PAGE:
Letter to the Editor of the Midweek Mercury from Cllr Robin Parker CC.
Stevenage Midweek Mercury
I will not be taking any lessons in the UK’s financial management from Labour spokesperson Chris York (Your Views, Midweek Mercury, 17 December), particularly when he quotes percentages without stating his denominator.
The Office for National Statistics (ONS) figures show that, since at least 1979, under both Conservative and Labour governments, total UK government debt has increased each year – that is, there has been an annual deficit. The only exceptions were 2 years under the Conservatives (1998 and 1999) and 4 years under Labour (1998-2001) when, in all of those cases, small surpluses were made and tiny amounts of debt were therefore repaid. Common sense dictates that if a government has to borrow, then this should be during a recession, but that when the economy is booming some debt should be repaid. Neither party did this, but the figures make clear that Labour were by far the worse culprits.
In particular, from 2002-2007, when the economy was generally doing well, the Labour government still managed to run a large deficit – in other words, they did not plan for the inevitable subsequent recession (to be expected as part of the normal economic cycle) and instead of repaying some debt in the good years, they continued to borrow large amounts, even though revenues into the Treasury were buoyant.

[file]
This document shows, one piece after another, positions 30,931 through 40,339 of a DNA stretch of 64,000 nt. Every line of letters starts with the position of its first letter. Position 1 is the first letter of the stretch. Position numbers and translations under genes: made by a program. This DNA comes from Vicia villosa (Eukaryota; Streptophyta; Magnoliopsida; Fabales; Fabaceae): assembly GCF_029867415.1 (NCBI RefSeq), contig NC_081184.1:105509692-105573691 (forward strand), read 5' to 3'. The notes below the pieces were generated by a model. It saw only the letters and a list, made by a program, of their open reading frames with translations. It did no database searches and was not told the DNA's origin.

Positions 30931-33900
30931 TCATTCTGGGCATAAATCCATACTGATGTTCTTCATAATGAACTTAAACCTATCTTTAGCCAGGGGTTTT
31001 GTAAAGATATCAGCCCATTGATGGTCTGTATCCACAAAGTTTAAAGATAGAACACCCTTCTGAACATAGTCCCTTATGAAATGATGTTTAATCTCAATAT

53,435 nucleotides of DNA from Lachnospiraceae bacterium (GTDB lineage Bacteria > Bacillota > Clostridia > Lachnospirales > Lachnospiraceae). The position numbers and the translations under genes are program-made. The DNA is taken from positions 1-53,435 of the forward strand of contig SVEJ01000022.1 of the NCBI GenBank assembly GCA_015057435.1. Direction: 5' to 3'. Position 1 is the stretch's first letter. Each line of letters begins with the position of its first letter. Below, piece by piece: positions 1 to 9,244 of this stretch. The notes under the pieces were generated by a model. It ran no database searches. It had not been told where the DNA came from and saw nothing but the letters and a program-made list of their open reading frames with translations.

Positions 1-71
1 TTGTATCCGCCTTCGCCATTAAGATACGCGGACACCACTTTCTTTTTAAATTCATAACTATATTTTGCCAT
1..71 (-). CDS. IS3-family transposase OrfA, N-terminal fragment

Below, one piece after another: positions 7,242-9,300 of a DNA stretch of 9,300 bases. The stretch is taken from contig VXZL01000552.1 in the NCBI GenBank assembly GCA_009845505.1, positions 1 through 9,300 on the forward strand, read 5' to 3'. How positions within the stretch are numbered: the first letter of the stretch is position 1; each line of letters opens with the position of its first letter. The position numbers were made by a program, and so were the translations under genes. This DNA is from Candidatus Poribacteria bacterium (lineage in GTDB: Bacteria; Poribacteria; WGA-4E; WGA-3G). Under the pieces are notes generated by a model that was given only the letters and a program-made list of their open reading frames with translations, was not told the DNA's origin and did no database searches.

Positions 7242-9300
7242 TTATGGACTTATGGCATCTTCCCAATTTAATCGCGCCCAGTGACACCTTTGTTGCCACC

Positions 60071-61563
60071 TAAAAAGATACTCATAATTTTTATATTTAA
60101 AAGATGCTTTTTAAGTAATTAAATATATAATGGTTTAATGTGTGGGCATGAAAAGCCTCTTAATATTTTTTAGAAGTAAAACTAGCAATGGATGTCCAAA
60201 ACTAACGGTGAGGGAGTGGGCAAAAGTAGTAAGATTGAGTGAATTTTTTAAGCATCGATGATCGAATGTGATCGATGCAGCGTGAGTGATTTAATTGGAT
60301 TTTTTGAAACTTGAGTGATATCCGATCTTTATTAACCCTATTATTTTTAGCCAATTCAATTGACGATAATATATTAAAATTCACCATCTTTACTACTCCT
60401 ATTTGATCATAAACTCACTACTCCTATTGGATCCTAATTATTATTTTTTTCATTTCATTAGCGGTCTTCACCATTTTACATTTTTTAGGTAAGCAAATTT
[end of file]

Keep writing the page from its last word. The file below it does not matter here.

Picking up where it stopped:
Then when the bankers caused the huge recession in 2008/2009, Labour had nothing in reserve and they let borrowing reach the dizzy depths of an extra £5,000 each and every single second or, about £160 billion extra each year. This was not ‘modest additional borrowing’ as claimed by Chris York – it was enormous, reckless and unsustainable extra borrowing.
The Coalition government have had to make unpopular decisions, but the deficit has now been cut by about a third, albeit less than everyone would like. My personal view, often expressed, is that even if economic indicators continue to improve, it is likely to take at least another 5 – 10 years to eliminate both the current and structural deficit.
For the avoidance of doubt, my figures exclude the bail out of financial institutions in 2008/2009, the cost of which cannot yet be calculated. The problems with the banks did not cause the deficit (which Labour was already running) but the resulting recession clearly made the deficit even worse.
Certainly there is still a long way to go with economic recovery, but growth, borrowing, inflation, unemployment, job creation and interest rates are all now moving in the right direction.
Labour have got every major call wrong on the economy in the last 5 years, whereas I am proud that at least the Liberal Democrats in government had the guts to help sort out the shambles that Labour created prior to that. And we have done so without the need to try and link our political opponents with long dead Nazis or telling lies.